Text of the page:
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The Legal Protection of Human RightsSceptical Essays$
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Tom Campbell, K.D. Ewing, and Adam Tomkins

Print publication date: 2011

Print ISBN-13: 9780199606078

Published to Oxford Scholarship Online: September 2011

DOI: 10.1093/acprof:oso/9780199606078.001.0001

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Beyond the Human Rights Act

Beyond the Human Rights Act

Chapter:
(p.472) 23 Beyond the Human Rights Act
Source:
The Legal Protection of Human Rights
Author(s):

Conor Gearty

Publisher:
Oxford University Press
DOI:10.1093/acprof:oso/9780199606078.003.0023

In the context of current debates in the UK concerning the introduction of a bill of rights for Britain to replace or supplement the Human Rights Act 1998, this chapter examines how the language of rights has been deployed politically over the last ten years. It asks about the future of human rights in a Britain in which governing elites advertise their estrangement from the very idea. The government is more committed to the responsibilities of Britishness than the rights accorded to every human in the jurisdiction. The Conservative party prefers a more British-based bill of rights, focussing on liberties rather than political correctness. While we might consider replacing the language of rights by that of values and social justice, just as human rights extremists lost the battle over the Human Rights Act 1988 (not getting the judicial supremacy they desired) so a new bill of rights for Britain could be made into something that can help rather than hinder the democratic process.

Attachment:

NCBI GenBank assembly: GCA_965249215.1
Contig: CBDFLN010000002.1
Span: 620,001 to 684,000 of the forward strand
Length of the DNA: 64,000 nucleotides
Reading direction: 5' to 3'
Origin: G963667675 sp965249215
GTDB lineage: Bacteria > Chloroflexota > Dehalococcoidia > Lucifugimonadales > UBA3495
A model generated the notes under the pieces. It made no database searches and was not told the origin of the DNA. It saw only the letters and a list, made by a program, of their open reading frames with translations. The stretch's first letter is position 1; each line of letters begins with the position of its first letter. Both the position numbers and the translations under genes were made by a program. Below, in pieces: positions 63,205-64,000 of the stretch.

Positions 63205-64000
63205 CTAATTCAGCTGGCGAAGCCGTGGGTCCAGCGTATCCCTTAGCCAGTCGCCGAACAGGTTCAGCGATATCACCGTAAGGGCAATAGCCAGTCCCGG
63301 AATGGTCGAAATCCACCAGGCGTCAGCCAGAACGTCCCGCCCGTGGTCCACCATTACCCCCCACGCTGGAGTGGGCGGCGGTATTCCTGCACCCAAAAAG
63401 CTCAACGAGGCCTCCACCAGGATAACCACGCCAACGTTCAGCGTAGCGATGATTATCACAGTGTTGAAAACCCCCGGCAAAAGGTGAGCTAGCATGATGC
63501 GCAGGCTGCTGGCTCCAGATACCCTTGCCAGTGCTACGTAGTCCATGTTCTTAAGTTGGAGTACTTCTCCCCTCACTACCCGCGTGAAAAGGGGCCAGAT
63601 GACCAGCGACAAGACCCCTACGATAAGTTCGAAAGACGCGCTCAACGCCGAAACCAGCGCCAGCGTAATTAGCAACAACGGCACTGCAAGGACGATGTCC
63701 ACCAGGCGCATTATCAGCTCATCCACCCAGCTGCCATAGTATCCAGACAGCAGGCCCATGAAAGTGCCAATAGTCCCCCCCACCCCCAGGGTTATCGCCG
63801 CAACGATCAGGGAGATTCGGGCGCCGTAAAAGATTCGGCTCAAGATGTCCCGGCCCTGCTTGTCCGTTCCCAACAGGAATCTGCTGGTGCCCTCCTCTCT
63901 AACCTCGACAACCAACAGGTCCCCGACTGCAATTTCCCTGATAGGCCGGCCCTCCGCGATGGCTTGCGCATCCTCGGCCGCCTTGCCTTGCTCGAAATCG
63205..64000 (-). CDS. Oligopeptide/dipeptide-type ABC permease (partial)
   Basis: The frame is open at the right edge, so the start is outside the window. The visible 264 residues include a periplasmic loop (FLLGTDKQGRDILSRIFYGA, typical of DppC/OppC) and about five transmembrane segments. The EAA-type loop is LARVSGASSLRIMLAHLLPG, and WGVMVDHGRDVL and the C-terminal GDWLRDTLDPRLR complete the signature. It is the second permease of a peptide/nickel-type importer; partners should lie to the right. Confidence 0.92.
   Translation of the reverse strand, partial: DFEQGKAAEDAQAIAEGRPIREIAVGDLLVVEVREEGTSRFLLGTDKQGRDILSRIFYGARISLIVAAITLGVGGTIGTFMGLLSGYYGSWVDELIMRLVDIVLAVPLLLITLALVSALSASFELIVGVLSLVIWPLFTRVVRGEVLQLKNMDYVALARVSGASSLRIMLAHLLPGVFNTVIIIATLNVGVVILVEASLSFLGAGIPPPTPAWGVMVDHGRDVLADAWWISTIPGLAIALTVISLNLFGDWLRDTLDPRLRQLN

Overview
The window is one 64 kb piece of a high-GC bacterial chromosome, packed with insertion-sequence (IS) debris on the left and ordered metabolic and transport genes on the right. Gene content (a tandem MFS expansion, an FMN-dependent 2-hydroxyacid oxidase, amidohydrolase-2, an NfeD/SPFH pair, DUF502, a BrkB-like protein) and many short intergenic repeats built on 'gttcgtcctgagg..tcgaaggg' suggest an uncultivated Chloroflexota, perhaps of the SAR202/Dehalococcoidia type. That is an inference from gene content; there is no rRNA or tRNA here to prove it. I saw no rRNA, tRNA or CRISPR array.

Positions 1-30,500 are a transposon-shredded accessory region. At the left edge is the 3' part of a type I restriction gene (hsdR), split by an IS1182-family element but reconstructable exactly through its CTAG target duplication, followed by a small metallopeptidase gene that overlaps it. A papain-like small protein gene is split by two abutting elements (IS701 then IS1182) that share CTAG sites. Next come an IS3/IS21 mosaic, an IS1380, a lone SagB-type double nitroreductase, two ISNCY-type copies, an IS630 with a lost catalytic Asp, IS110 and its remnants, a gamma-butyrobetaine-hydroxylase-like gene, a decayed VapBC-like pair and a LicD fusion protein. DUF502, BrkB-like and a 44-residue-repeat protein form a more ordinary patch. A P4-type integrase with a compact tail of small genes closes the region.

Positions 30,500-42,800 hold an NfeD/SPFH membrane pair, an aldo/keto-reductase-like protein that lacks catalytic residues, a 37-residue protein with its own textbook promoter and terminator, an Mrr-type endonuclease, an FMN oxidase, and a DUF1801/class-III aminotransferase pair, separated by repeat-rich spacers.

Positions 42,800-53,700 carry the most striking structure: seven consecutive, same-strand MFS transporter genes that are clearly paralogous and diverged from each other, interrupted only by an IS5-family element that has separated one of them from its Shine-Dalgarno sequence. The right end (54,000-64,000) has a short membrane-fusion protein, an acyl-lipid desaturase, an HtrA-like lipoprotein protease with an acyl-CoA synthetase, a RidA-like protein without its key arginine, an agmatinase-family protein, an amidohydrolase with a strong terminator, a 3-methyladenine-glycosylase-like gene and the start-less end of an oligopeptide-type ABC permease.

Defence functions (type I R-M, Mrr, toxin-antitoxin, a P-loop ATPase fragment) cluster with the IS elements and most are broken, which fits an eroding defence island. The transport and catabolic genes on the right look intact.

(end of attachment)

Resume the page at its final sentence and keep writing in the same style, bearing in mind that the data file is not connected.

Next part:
Keywords:   language of rights, UK Human Rights Act, Britishness, Conservative Party, bill of rights

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